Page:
services provider), Hunter, Matthew Donohoe (an execution trader) and, significantly, AmaranthCapital Partners LLC, Amaranth Partners LLC, Amaranth International Limited, and Amaranth LLC(the multi-strategy fund entities), alleging that these respondents
manipulated the sameexpiring NYMEX natural gas futures contracts on the same dates alleged in the CFTC’s complaint,plus the additional date of March 29, 2006. The FERC proposed penalties totaling nearly $300 millionagainst the various respondents, including the Funds. The discovery process was scheduled toconclude on July 31, 2009, and a “trial-type” proceeding before an administrative law judge employedby the FERC was scheduled to commence on August 4, 2009.
Appellate Court Review of the FERC’s Jurisdiction
On December 6, 2007, Amaranth Advisors filed a notice of appeal in the U.S. Court of Appealsfor the District of Columbia Circuit seeking review of the FERC’s determination that it has jurisdictionover alleged manipulation of the NYMEX natural gas futures market (the “Jurisdictional Appeal”).The NYMEX, as well as a number of futures industry trade associations, filed amicus briefs in that casesupporting Amaranth Advisors’ position. In addition, the CFTC itself intervened in the case to opposeFERC’s jurisdiction over the matter, arguing that Congress granted the CFTC exclusive jurisdictionover trading on futures exchanges such as the NYMEX. The Jurisdictional Appeal had been fullybriefed in 2008 and was scheduled for oral argument before a three-judge panel on September 23,2009.
On July 20, 2009, the FERC Enforcement Staff and Amaranth Advisors, the Funds, AmaranthManagement Limited Partnership, Amaranth Group Inc. and Donohoe entered into a SettlementAgreement resolving all claims against the settling respondents arising from allegations made in theFERC’s July 26, 2007 Order to Show Cause (the “FERC Settlement”), and the FERC Commissionersvoted on August 12, 2009 to approve the FERC Settlement. Brian Hunter is not a party to the FERCSettlement.On August 10, 2009, the CFTC Commissioners voted to approve a Consent Order resolving theCFTC Action against Amaranth Advisors (the “CFTC Settlement,” together with the FERC Settlement,the “Settlements”), and the Court approved it on August 12, 2009. Brian Hunter is not a party to theCFTC Settlement.The Settlements were closely coordinated with both regulatory agencies as to both timing andterms. As a result, a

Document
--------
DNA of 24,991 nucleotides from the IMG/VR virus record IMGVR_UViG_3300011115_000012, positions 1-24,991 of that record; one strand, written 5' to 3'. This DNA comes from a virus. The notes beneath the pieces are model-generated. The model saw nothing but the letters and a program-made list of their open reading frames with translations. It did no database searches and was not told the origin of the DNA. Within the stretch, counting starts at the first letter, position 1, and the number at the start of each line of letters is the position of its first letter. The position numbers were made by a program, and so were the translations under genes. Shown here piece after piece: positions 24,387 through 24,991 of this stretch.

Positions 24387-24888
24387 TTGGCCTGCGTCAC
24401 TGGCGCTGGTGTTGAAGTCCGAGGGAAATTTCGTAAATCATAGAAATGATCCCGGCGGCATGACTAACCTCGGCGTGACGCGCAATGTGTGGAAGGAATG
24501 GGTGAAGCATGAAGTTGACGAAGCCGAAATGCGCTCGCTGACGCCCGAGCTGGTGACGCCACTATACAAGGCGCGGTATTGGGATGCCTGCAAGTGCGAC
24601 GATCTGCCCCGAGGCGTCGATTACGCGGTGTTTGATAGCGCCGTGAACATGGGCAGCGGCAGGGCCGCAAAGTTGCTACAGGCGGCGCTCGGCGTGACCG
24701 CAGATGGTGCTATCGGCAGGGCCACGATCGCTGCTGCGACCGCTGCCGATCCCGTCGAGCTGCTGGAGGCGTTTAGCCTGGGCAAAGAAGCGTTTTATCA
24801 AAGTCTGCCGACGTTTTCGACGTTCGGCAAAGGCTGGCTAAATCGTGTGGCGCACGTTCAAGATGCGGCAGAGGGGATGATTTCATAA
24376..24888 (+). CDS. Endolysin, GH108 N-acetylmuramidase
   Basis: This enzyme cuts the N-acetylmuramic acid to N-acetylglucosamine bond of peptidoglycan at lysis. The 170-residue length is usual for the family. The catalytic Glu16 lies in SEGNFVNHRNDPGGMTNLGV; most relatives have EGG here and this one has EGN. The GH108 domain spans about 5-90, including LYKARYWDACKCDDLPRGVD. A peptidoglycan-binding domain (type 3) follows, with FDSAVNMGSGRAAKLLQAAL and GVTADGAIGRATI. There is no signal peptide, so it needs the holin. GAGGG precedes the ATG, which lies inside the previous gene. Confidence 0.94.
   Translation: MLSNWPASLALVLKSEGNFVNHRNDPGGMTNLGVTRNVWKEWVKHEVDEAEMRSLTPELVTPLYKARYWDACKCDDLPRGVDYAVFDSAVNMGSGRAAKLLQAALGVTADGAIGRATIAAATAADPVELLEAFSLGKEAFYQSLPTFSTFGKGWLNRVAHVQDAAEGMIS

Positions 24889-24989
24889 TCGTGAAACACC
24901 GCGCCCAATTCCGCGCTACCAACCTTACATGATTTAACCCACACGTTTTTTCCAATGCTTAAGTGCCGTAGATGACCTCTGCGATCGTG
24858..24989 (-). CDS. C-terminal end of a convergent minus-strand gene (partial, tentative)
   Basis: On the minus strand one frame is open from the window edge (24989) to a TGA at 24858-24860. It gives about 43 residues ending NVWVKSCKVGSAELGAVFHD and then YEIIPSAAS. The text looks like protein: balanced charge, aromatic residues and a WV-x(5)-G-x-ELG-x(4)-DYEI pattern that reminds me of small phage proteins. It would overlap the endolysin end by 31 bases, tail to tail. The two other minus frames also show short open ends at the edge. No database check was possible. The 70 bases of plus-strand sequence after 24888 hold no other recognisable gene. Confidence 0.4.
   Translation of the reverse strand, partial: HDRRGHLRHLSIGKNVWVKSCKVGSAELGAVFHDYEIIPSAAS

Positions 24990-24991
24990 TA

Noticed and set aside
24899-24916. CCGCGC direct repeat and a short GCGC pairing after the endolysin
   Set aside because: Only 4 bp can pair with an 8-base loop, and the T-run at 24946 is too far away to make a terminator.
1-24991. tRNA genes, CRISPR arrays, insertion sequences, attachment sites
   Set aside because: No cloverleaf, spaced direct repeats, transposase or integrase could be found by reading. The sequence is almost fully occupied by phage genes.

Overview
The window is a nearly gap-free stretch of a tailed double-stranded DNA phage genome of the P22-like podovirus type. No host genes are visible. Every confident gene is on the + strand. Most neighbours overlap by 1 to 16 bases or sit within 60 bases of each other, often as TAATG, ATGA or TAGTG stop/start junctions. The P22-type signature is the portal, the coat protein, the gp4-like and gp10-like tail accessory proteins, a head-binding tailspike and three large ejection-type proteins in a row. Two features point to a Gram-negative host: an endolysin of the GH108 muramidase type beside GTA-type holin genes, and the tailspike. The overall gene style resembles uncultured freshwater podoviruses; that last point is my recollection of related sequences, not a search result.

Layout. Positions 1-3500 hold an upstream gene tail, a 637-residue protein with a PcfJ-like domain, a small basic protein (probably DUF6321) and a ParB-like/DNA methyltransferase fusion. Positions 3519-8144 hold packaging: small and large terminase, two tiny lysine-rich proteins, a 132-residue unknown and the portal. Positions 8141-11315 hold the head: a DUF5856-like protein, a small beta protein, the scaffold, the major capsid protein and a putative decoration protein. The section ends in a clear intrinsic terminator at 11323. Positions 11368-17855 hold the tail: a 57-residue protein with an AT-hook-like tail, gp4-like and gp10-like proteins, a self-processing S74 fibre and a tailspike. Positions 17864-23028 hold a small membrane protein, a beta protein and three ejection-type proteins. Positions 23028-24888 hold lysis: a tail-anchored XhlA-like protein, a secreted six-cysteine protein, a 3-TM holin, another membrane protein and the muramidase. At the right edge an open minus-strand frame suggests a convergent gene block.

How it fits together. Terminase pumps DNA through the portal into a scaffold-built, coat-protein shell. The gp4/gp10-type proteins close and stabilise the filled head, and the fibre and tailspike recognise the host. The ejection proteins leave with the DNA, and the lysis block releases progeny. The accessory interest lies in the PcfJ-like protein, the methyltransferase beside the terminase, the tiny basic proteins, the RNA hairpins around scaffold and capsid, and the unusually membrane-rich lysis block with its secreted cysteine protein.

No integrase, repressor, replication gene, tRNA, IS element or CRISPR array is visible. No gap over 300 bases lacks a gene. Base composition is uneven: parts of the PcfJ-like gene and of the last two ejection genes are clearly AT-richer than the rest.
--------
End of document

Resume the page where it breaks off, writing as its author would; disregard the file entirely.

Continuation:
civil monetary penalty in the amount of $7.5 million will be paid to resolve
cases against all defendants/respondents (except Hunter).
Impact on the Funds
The Settlements provide several benefits to the Funds. First, the Settlements eliminate thelitigation risk posed by the FERC Action, in which the FERC sought to hold
(not just thetraders and their employer) liable for penalties approaching $300 million. Second, the Settlements willallow the Funds to avoid significant legal defense costs for themselves and various parties they arerequired to indemnify under the governing documents of the Funds, estimated to exceed $10 million forthe FERC Action alone. Third, the Settlements remove a significant source of legal and financialuncertainty. In exchange for these benefits, the Funds are contributing $5 million as part of theSettlements. Amaranth Advisors has agreed to contribute the balance and will not seek indemnificationfrom the Funds for this amount.We believe that the Settlements are in the best interests of the Funds, but we would also notethat both the master fund, Amaranth LLC, and the off-shore feeder fund, Amaranth International